Unless the Lord builds the house, those who build it labor in vain.
Since we moved to Birmingham in late July, the great bane of my existence has been our new house. New to us, that is. It’s an older house, built in 1960, and very poorly kept. Really, the first thing I should say is that we’re genuinely, unreservedly grateful to have a home we can call our own. We’ve longed for a place on earth in which to plant ourselves, and begin the patient work of settlement. It doesn’t take much reflection on the plight of countless displaced and dis-housed people in the world to realize that all of my problems pale in comparison to the dark valleys so many travel. And yet, our trials and temptations are real, and are our own.
And so our house which has undoubtedly been my greatest source of stress in a generally stressful season. The actual closing on the house was an unmitigated disaster (but makes for a rather long and dull story). When we finally got the keys, the power had been shut off for a week such that it was somewhere north of 87 degrees inside and the un-powered fridge had molded over. After a wretched night of bleach-scrubbing, we quickly learned that the previous residents had considered cleaning (of any sort) was really one of those optional things in life, and had opted to not. And so our first month in our new home was spent, not customizing and cozi-fying our space, but scraping and scrubbing and installing and painting and scrubbing again, just to begin to reverse the damage done to house over the past few decades. It’s all cost far more than I had hoped to spend, as well, depleting our savings at an unsustainable clip.
And the work is far from over, which I why I’m writing about it. House projects fill the margin of our lives, and I find I despise them, unhealthily so. I wake up on a Saturday morning set aside for house projects, and the will to even leave bed deserts me. I have all these intellectual commitments to the inherent goodness of manual skills, of building a home, of caring for a place. But when it’s actually time to get up and do the work, I balk.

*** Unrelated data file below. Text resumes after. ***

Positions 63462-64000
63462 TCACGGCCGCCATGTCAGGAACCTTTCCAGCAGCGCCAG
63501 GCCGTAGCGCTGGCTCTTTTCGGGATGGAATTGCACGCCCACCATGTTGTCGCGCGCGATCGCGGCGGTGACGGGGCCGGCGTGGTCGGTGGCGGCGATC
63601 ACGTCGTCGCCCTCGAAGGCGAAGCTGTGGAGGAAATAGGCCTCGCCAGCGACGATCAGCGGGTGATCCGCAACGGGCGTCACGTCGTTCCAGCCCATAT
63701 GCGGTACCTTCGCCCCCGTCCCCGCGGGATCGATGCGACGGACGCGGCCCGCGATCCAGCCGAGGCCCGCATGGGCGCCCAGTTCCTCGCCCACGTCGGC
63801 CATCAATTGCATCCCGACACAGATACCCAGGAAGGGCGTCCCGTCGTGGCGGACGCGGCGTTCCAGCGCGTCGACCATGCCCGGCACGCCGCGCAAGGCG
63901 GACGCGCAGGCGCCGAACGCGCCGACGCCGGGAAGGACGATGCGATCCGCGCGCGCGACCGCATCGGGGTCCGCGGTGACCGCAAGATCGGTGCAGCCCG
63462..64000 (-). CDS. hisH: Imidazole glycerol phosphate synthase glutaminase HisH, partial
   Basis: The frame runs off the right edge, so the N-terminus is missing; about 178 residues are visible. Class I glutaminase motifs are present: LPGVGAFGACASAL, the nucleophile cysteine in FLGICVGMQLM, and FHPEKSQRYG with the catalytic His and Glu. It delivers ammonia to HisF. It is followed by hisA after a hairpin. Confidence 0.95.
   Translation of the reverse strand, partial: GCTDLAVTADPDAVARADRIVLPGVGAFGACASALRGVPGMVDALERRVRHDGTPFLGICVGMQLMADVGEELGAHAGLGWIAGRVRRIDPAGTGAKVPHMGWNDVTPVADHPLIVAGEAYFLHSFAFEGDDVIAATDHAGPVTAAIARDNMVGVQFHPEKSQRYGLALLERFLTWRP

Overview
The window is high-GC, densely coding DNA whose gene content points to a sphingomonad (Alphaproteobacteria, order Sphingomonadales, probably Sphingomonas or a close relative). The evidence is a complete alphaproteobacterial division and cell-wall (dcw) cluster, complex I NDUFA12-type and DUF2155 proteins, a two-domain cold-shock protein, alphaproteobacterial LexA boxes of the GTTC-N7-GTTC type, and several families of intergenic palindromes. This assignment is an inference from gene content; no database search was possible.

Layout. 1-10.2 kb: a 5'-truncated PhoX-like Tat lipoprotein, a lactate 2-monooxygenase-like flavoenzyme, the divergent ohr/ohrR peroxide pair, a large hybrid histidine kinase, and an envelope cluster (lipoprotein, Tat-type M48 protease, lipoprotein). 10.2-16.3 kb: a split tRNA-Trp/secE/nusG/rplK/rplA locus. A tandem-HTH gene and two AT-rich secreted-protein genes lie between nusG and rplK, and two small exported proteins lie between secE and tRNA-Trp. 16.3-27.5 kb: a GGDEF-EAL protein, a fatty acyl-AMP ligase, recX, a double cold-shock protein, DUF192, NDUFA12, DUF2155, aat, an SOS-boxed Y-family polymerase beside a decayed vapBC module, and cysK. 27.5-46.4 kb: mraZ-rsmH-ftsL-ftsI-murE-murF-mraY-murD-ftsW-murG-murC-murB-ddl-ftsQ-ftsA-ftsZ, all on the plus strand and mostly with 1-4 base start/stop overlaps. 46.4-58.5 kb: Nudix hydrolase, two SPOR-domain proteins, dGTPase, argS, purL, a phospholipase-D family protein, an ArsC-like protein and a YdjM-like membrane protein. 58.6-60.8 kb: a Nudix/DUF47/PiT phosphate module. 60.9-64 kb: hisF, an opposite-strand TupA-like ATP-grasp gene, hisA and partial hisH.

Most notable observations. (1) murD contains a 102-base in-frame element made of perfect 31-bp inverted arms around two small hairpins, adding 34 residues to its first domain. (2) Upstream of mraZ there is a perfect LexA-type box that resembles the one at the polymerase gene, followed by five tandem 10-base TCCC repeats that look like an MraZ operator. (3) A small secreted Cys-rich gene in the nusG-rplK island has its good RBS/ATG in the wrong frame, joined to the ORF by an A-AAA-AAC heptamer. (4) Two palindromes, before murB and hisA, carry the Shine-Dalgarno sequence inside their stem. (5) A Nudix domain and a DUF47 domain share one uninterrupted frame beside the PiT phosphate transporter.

It’s not that I’m afraid of work (though perhaps I am a lazy person); it’s that I lack the knowledge and skills to do the work well, and I hate to do work poorly. I didn’t grow up learning to fix things, or to build things. I hate to be out of my depth, to do things wrong, to learn by trial-and-error, to waste time (e.g. I spent two hours a couple weekends ago scraping unnecessary and ugly tint from giant window, only to break the entire window as I was almost finished).
I want to love manual labor and house-work, but I find I only really love intellectual and relational work. Which I think makes me an incomplete person—we were made by God, to some degree, for work. And that work is inherently tied to the basics of human existence—food and shelter not least. It’s tempting (if not financially feasible) to hire people to fix all the deficiencies of our home. I don’t think it’s right to offload all of those responsibilities to other laborers (though, of course, we’re in this world together).
I should also mention here that Erin has been a champion through all of this, not least though my own internal struggles. She has worked patiently & selflessly to make this ramshackle house a livable home. (Additional shoutouts to my family and Erin’s, and the Bishops, for their selfless hard work in helping us scrape and scrap the mess and slowly, slowly build something better).
I know I need a change of heart, but I’m not sure where exactly God wants me to end up in this situation. Will he teach me to love this work? Does he simply want me to die to self and pick up a saw, a paint brush? Am I supposed to realize my vocation really is to the work of ministry and I should focus all my efforts there? (Did Jonathan Edwards do house projects?) Or am I making too much of all this?
Lord Jesus, you have gone to prepare a house for us in the presence of the Father. What sort of house should I have in the meantime? Please forgive and discipline my sluggish heart. Make me to see what is good in manual labor, and not bitterly complain about the time that could be better spent. Which is, I guess, to pray that you would show me, by your Spirit, what I should really value. What is time? What does it mean to redeem the time? Quiet my restless heart, help to me to love the home, and to love still more your Kingdom. Amen.